Harud Gov Sarudd
By Fahad Shah
01 September, 2011
The title above, “Harud gov saridd” means Harud fell cold. The on-going extensive debate on the postponement of the proposed literary festival, Harud (Autumn) Litfest in Kashmir from 24-26 September has many colours. Some say it was the vested interest of the people who opposed the festival. Some even say that it was “Islamic fundamentalism”. How can a person with intellect raise such queries? I doubt the intellect now.
It was the statement of one of the organisers, Namitha Gokhale, saying that the event is apolitical. “Apolitical” means something where political debate doesn’t exist. Though it might have been otherwise, but the intentions or shall we say the proposed image of the festival was fishy. First the location of the festival, Delhi Public School and University of Kashmir, wherein the first one has been the symbol of India since it started to function. Another one which is the university has been successful in dismantling the free voice of students. Last year the office of the Kashmir University Students Union (KUSU) was demolished at night. Hostels were raided by police during nights. Hostelers were told to leave the hostel when a politician from Delhi had to attend an event in the university. The private security of university works as spies on students’ movement. No political voice is allowed. One can even land in trouble for writing anything political in his/her answer sheets during exams.
How can the organisers say that the location was fine? Some accuse Basharat Peer and Mirza Waheed, the two world renowned authors of hijacking the festival. A friend wrote on Facebook, “So the sceptics have won. Literature festival indefinitely postponed. People putting up in New York and London must be very happy.” Weren’t both of them born in Kashmir? Both have seen the worst phase of Kashmir conflict, lived atrocities, faced the wrath of government forces for very long. It would not have been Curfewed Night and The Collaborator, if Peer and Mirza would have been enjoying in New York or London. The response to the festival through a letter was absolutely genuine. Veteran journalist, Parvaiz Bukhari commented on the letter with some questions to organisers.
I am happy to see Harud respond, but i am afraid it is a simplistic response and does not answer many questions like:
1. Can the funding sources (All) for the festival be made public?
2. Who has been invited and who left out, both from Kashmir and outside?
3. How was the choice for the two venues made?
4. Who are the festival partners in Kashmir?
5. Will the event be open to general public?
6. If so, will the festival organisers guarantee that those common people who might speak at the event would not be hounded and harassed by any security agency, or indexed for any purposes like denial of travel documents etc?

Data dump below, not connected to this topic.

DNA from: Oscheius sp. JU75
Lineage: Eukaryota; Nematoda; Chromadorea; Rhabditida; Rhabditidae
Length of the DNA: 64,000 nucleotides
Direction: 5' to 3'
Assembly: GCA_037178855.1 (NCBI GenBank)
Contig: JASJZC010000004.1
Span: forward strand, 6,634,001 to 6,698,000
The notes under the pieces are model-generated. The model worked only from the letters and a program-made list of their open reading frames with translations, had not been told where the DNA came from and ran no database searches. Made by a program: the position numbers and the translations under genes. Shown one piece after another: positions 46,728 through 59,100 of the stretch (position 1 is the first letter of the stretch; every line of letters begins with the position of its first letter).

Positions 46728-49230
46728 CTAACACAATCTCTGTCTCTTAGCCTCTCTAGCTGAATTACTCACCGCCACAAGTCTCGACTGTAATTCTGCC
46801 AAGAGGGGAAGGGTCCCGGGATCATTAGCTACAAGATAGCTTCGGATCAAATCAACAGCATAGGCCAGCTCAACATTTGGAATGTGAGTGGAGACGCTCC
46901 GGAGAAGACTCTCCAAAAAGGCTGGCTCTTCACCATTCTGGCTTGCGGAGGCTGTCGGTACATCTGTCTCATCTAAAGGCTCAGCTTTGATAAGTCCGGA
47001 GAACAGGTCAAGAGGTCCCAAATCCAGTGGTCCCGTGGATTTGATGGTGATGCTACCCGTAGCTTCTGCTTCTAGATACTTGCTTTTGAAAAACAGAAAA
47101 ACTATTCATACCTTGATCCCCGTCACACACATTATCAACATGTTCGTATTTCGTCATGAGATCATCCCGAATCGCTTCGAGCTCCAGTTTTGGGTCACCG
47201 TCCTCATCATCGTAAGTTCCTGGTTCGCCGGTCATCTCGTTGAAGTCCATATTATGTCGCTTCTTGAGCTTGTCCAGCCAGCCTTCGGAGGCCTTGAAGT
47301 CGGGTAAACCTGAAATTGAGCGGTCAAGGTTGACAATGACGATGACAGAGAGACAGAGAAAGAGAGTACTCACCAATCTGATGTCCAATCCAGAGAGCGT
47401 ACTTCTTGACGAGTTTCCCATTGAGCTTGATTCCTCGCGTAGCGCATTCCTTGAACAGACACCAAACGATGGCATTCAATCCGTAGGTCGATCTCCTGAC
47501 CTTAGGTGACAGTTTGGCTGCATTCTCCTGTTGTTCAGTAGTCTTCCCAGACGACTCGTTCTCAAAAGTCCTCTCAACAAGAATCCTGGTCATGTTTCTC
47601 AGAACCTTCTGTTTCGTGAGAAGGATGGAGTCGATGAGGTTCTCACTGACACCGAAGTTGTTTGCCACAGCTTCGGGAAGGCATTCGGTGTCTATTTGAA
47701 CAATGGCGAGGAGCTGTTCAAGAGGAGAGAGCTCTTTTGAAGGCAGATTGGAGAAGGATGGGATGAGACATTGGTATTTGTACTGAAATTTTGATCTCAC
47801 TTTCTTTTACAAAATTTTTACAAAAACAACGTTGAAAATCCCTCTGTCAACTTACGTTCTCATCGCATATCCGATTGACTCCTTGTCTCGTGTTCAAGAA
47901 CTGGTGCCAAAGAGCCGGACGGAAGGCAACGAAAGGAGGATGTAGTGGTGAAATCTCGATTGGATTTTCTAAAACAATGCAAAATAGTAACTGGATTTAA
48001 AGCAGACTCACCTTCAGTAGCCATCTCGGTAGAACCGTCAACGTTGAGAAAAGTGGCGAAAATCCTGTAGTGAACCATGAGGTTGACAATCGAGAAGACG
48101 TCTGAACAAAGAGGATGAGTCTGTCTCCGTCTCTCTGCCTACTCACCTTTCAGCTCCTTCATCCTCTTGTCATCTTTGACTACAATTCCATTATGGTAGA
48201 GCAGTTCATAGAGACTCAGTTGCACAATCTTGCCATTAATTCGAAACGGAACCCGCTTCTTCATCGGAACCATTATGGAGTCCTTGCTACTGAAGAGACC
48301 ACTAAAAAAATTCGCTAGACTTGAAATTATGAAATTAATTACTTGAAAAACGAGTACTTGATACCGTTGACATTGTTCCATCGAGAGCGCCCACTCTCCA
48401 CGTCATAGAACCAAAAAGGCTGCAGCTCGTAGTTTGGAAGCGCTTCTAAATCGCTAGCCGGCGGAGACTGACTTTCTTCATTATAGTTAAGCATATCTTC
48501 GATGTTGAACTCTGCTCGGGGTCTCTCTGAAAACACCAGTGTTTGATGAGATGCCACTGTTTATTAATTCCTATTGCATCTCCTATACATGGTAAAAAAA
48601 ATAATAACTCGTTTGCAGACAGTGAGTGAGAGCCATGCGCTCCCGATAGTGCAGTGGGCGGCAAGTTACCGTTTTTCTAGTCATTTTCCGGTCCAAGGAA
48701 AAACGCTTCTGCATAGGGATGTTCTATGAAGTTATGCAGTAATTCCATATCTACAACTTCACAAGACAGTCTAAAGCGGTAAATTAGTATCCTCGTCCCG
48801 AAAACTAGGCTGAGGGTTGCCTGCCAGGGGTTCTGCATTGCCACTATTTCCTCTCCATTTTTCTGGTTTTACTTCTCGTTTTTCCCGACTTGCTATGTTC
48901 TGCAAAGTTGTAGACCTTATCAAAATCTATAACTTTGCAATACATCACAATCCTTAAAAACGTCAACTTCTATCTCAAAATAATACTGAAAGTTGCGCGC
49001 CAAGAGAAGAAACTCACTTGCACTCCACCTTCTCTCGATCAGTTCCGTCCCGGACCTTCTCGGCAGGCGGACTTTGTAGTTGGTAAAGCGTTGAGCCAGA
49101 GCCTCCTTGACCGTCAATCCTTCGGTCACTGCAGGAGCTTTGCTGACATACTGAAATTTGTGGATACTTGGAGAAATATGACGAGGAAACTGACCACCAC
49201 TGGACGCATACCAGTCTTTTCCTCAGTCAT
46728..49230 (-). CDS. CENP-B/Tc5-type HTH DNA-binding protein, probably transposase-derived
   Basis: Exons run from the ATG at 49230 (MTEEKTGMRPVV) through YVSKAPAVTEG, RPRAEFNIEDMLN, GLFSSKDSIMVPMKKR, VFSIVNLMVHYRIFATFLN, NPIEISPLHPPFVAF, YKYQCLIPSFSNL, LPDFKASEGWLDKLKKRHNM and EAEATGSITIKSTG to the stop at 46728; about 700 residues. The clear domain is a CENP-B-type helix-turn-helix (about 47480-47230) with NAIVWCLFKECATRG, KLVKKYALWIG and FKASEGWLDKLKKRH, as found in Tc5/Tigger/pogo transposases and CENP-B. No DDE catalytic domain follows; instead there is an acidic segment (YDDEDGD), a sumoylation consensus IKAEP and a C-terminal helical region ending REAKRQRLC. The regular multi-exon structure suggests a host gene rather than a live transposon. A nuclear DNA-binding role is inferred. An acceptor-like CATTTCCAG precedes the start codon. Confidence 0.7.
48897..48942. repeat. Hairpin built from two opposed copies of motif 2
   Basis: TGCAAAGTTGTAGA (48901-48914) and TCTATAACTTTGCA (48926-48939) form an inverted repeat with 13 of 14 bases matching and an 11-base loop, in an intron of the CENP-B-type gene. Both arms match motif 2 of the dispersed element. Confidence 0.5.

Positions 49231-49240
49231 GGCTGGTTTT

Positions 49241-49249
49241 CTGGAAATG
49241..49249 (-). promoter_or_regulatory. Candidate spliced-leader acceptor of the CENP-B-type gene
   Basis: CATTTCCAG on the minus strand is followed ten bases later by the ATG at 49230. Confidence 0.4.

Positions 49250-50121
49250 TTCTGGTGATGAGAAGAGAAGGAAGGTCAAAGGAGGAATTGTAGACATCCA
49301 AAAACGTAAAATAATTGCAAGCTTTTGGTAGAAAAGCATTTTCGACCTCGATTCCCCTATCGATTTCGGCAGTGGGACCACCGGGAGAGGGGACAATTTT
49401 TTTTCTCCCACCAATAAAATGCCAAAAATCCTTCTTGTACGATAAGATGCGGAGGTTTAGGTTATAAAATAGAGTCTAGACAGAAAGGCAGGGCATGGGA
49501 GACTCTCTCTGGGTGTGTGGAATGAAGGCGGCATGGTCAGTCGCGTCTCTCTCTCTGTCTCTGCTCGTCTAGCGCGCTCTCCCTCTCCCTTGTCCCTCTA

7. Will any communication between the festival organisers and any government agency be made public? (Permissions must have been sought)
8. Has participation of any government official (even as guests) been sought?
All these questions and many more are relevant because the festival is being held in one of the most contentious and militarised spaces.
We never saw any clearance from the organisers apart from that they postponed the event for now. The questions are festivals during a time suppression that too declared apolitical is insult. True, such events are attended by a selective audience, who mostly are not from Kashmir. Mirza’s novel is a collection of tragedies. Peer came up with a memoir, one of the best. Moving to the people who accuse the protestors as radicals and enemies of free speech can only have two reasons to do so, to show their presence and second to not miss a chance to vent out their vengeance against the protestors.
The event should be organised at a place which has no political affiliations. It should be called a “free speech” event; the very thing which supporters of festival say has been hijacked by protestors.
The rhetoric created by many journalists is is with us or against us. No one debates the festival positively. The people who have protested against the festival are trying to create an atmosphere where everything can be transparent. A literary event should be transparent. A common man in Kashmir, like the above friend who has posted such a message on Facebook, know nothing about the politics of all this. He sees the outer glamour of such kind of things and dissolves him/herself in that. Forgetting about the past, he wants to enjoy and relish the “opportunity” which some people from India provide him. A platform where his own people, the people who have written his stories, who represent him in the literary society of world are boycotting. Such irresponsible lot has created a void in the intellectual space of Kashmir.
Harud or no Harud, the Kashmir conflict is same. Though it might have been a cause of projecting Kashmir in other way like they did when a Music event of Junoon band, Pakistan was held in Srinagar. They do when a new coffee shop is thrown open in Lal Chowk, they say people want to come out of trauma so they visit places like coffee shops. But projecting a conflict in such a manner is abuse to journalism and I pity those journalists.
So it’s not the protestors only who are to be blamed for the postponement of the festival. It is the nervous system of the festival, not even the brain, which led to such a situation in the valley. Many events will come. Many writers will emerge. The point here is it’s just the matter of your conscience on which side of the divide you want to be.
Fahad Shah is a journalist based in Srinagar, Kashmir . He is editor of online magazine The Kashmir Walla ( www.thekashmirwalla.com ).
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